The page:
Worldwide, Schistosoma infections remain a serious public health problem, infecting more than 200 million people in approximately 76 countries with a loss of 1·53 million disability-adjusted life years (DALYs) [1, 2]. Of the species of schistosomes infecting humans, Schistosoma japonicum, distributed in southern China, the Philippines, and parts of Indonesia, is the only schistosome species whose transmission is zoonotic [1]. China’s schistosomiasis control program was initiated in the mid-1950s, and has undergone three stages [38]. The first stage (from the mid-1950s to mid-1980s) focused on transmission control, and the control program included chemotherapy, snail control primarily by environmental management or the use of molluscicide, improving access to clean water and sanitary facilities [3, 5]. By the end of the 1980s, schistosomiasis transmission was eliminated in four endemic provinces but the prevalence of disease remained high in the rest of eight endemic provinces [3, 5]. The second stage (from the mid-1980s to the early 2000s) focused on morbidity control, and large-scale chemotherapy (due to the introduction of praziquantel) served as the backbone of The National Schistosomiasis Control Program, which was complemented with health education and continued snail control [38]. In the mid-1990s, schistosomiasis transmission was eliminated in one of the remaining eight endemic provinces [3]. Despite continued and intensified control efforts, controlling transmission of the disease in the remaining seven endemic provinces (Hubei, Hunan, Anhui, Jiangxi, Jiangsu Sichuan and Yunnan provinces) has been challenging, and, eliminating the transmission in these regions seems a daunting task [3]. A number of studies reported that bovines are the primary infection source of S. japonicum transmission in China [3, 912]. Based on this, the third stage of control, also called integrated control, aiming at reducing the roles of bovines and humans as infection sources, has been implemented in China since 2005. With renewed emphasis on transmission control and ultimately transmission interruption, control programs at this stage consist of agricultural mechanization, fencing bovines (particularly water buffalos), chemotherapy on both humans and bovines, health education, provision of clean water and improved sanitation [3]. This national strategy has so far achieved promising results and two notable patterns have been observed - in some endemic areas the prevalence of S. japonicum infection in humans was brought below 1% [3, 13], whereas in other endemic regions with implementation of the same strategy, human infections were sustained at around 3% [3, 14]. More recently, there was a discussion on the generalizability of this national integrated strategy to control and eventually interrupt the transmission of S. japonicum, which was based on the studies in lake regions of China, and in hilly and mountainous regions of Sichuan and Yunnan the transmission ecology is quite different [15]. Concern has been raised that, in addition to humans and bovines, there might be other factors that implicate the transmission but are neglected [14, 16, 17]. Here we summarize these factors based on a systematic review of published literature and focus on non-bovine animal hosts, human movements, low sensitivity/specificity of current diagnostic tools for schistosome infection, and praziquantel treatment failure and their implications for the current schistosomiasis control strategy in China. The following databases were used for identifying relevant articles: PubMed, Cochrane Library, Science Citation Index Expanded, China National Knowledge Infrastructure, Wanfang Database, VIP Database, and ProQuest. No restriction was applied to year of publication. All titles and abstracts were independently examined and screened by two reviewers to check their eligibility for inclusion in the review. An article was included in the tables of this paper if it met one of the following criteria included: (1) report on prevalence of infection of S. japonicum in non-bovine animal hosts in China; (2) report on prevalence of infection of S. japonicum in migrant populations in China. Upon inclusion, full papers were retrieved and reviewed by the same two reviewers.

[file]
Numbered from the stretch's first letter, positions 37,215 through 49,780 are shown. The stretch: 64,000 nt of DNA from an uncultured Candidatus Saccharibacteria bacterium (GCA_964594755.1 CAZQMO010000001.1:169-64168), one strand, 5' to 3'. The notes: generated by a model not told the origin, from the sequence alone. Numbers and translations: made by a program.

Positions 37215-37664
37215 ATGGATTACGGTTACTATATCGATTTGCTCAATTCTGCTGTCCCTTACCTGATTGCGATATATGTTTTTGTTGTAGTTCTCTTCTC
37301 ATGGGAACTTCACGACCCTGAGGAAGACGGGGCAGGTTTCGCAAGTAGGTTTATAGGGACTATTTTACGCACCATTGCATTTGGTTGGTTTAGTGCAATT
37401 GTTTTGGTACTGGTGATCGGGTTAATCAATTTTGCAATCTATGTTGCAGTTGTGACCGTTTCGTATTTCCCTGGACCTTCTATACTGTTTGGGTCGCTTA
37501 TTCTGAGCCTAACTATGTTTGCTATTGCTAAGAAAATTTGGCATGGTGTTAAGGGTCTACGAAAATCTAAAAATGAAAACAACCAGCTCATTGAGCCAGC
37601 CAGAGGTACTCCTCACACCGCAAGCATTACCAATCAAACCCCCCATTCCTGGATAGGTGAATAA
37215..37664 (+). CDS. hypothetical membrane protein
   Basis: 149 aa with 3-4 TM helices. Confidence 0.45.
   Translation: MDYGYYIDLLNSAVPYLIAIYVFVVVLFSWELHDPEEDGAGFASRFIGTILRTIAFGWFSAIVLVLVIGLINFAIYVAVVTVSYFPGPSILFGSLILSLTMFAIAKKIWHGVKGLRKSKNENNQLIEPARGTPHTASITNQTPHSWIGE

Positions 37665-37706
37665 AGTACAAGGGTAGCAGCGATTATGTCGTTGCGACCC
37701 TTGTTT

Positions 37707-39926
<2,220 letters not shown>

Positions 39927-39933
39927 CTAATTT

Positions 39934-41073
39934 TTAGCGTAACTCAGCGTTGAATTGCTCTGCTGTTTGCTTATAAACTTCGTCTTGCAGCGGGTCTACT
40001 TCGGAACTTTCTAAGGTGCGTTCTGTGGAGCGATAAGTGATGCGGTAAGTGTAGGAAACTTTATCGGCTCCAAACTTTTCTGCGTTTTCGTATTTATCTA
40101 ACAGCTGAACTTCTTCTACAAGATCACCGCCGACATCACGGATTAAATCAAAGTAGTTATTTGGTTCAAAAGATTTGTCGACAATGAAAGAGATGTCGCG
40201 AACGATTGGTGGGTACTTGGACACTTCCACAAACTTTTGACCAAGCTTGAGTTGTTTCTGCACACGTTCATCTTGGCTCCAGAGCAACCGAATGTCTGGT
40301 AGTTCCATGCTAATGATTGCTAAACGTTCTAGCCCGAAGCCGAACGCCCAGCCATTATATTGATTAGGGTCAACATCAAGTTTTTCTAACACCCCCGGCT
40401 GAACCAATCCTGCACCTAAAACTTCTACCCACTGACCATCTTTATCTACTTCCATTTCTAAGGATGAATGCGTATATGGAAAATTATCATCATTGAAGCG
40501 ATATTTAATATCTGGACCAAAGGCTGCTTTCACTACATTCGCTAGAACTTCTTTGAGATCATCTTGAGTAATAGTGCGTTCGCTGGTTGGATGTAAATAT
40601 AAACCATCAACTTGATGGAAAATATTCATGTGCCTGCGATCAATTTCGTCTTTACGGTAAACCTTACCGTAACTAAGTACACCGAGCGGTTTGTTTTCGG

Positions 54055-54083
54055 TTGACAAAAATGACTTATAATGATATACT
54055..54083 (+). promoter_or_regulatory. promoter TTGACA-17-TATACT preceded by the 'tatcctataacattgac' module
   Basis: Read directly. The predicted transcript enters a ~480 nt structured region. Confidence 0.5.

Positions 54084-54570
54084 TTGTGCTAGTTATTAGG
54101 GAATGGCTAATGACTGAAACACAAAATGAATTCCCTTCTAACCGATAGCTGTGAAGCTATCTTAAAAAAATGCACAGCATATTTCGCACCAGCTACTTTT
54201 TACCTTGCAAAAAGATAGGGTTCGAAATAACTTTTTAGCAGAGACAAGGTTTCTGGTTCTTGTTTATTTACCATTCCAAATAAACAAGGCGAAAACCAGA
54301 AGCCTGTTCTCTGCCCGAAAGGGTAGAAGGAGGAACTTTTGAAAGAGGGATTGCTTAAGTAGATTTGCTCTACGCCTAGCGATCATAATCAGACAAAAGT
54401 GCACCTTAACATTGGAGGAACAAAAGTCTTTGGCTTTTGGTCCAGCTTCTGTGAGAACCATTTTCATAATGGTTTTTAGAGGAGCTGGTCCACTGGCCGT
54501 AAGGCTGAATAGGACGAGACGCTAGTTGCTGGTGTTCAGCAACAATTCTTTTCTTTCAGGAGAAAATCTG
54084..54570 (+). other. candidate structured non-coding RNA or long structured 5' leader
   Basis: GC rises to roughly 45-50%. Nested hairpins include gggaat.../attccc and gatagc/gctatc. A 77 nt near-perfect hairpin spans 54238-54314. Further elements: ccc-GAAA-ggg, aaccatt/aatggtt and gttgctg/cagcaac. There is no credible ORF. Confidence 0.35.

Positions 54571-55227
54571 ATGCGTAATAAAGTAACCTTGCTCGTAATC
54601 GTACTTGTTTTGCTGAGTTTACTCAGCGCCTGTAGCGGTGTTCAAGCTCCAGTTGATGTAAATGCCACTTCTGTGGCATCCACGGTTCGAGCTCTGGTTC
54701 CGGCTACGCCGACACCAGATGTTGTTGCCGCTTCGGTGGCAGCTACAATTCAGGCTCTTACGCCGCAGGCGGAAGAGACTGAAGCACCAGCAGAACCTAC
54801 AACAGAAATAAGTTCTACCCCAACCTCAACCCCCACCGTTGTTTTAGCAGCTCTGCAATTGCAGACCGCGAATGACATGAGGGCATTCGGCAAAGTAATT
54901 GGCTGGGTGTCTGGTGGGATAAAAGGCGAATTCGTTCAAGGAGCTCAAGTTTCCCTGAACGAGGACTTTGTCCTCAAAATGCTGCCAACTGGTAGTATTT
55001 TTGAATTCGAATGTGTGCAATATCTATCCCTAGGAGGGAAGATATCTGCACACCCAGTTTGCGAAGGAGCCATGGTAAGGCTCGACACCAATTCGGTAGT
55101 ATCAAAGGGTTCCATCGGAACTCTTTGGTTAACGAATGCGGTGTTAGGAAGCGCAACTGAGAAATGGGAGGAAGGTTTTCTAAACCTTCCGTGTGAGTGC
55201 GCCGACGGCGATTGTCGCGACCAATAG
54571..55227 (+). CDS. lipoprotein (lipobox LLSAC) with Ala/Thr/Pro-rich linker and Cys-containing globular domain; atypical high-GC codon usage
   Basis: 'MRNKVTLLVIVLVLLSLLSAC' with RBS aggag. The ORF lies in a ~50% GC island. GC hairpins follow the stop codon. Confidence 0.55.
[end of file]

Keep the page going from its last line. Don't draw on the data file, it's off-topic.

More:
Non-bovine animal hosts